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Here's another market niche I had yet to discover. What I know about the burgeoning side-by-side all-terrain-vehicle market could be summed up in a single observation: I knew Kawasaki made some ungainly four-wheeler called the Mule.
I know this because I would see them at motorcycle races, which, since Kawasaki was big into superbikes, many of its sponsored teams felt obligated to use the Mule as their pit-lane transportation. As for the rest of the market, I assumed it was an ultra-tiny niche for oilfield engineers and the occasional Texan farmer with spreads "as far as the eye can see."
Who knew, for instance, that the side-by-side market reached almost 100,000 units last year in North America? Or that -- and this still seems a little like putting lipstick on a sow to me -- you can get something called a Kubota RTV with air conditioning and power steering. Perversely dilettantish I'll admit, but obviously some adventuresome boomers are trying to bring a little civility to the off-road experience.
Nonetheless, I had little context to fall back on when Honda invited me to take a little toodle on its new-for-2014 Pioneer. Work-a-day ATVs are hardly my cup o' tea; I could only imagine a larger, slower version would be like watching paint dry.
That the mercury just so happened to register about minus five the day I was to go Pioneering just lowered my expectations that much more. Give me the fully covered version (Pioneers, both the two-seater and four-seater options offer a quasi cabin with hard plastic sides and a glass windshield) with heater and I'll give you 30 minutes of my time; staying cosy looked like it would be the highlight of the test.
And then knobby rubber hit snowy field and all manner of sliding sideways, OMG-I-just-did-a-360-and-I'm-still-pointed-in-the-same-direction-at-full-speed hilarity ensued. Every slippery, ice-filled corner was chance to get seriously crossed up; every sharp turn was an opportunity to perfect my rally-driving, swing-one-way-then-flip-it-sideways-the-other skills.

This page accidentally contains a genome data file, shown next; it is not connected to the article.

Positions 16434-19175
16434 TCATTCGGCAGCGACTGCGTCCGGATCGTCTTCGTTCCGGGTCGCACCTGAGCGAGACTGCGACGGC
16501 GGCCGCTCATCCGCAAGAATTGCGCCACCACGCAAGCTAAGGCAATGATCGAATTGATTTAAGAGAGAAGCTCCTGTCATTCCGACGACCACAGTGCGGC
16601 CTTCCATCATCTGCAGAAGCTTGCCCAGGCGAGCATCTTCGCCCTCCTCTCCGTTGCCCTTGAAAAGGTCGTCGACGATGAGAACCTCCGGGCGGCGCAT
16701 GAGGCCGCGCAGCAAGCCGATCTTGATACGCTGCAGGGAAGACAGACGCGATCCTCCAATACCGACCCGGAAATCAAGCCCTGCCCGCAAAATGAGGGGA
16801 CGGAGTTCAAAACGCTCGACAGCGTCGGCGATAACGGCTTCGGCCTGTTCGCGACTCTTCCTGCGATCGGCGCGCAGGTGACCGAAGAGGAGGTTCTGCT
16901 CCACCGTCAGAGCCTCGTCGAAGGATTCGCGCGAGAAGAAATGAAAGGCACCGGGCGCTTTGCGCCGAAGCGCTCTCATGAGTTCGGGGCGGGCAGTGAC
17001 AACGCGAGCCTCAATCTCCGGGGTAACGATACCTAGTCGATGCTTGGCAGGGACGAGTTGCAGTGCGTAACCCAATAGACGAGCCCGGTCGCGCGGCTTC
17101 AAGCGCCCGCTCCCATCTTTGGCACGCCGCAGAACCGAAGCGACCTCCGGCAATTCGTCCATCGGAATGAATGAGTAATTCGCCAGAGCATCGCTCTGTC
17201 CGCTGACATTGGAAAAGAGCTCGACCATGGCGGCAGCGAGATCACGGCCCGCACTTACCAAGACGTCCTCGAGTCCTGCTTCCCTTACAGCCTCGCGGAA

Much merriment ensued, my cackling like a madman often drowning out the Pioneer's subdued exhaust.
It's worth noting here Honda's take on the side-by-side is very much utilitarian. Yes, it has built more suspension travel into its new offering -- 200 millimetres for the front double wishbones and even more -- 230 mm -- for the rear independent system, but this is a "truck" emphasizing towing (680 kilograms) and payload (slightly less, at 454 kg). Indeed, according to Honda's news release, the Pioneer's key feature is its rear cargo bed (in the Pioneer 700-4) can be rearranged for two rear seats. Said cargo bed also tilts, dumping its cargo, just like a, well, dump truck.
It's also imbued with Honda's emphatic obsession with safety. All four perches feature seatbelts, there's an especially annoying netting that prevents your arms from flailing outside the cabin in the case of a rollover, and the cargo box cannot be tilted when the rear seats are deployed. No, there will be no "unfortunate" ejection of the mother-in-law while deep in the woods (I saw the gears churning in your devious little minds). And, of course, there's the aforementioned cabin enclosure, whose bolt-on plastic bits (there's also a lower-cost canvas top as well) make the Pioneer relatively airtight and cosy enough for even northern Albertan climes (provided, of course, you've donned the requisite winter clothing).
Nonetheless, much to my surprise (it was really cold out, at least by dilettante-ish Torontonian standards), I liked the bare bones Pioneer the best. Levered into 2WD mode (there are 4WD and 4WD with locking front differential modes a well), the darned thing is an absolute hoot with just enough power from its 675-cc single cylinder engine to get you in trouble but not enough to hurt you.
It is the multi-faceted use that Honda sees as the Pioneer's key strength. Something from Kubota may have more utilitarian abilities and Polaris offers more sporting models. But Honda Canada sees the growth for these odd offshoots of the ATV segment as something equally comfortable working as sliding.
The Pioneer (which starts at $11,999 for the base model) isn't a bad place to start.
-- Postmedia Network Inc. 2014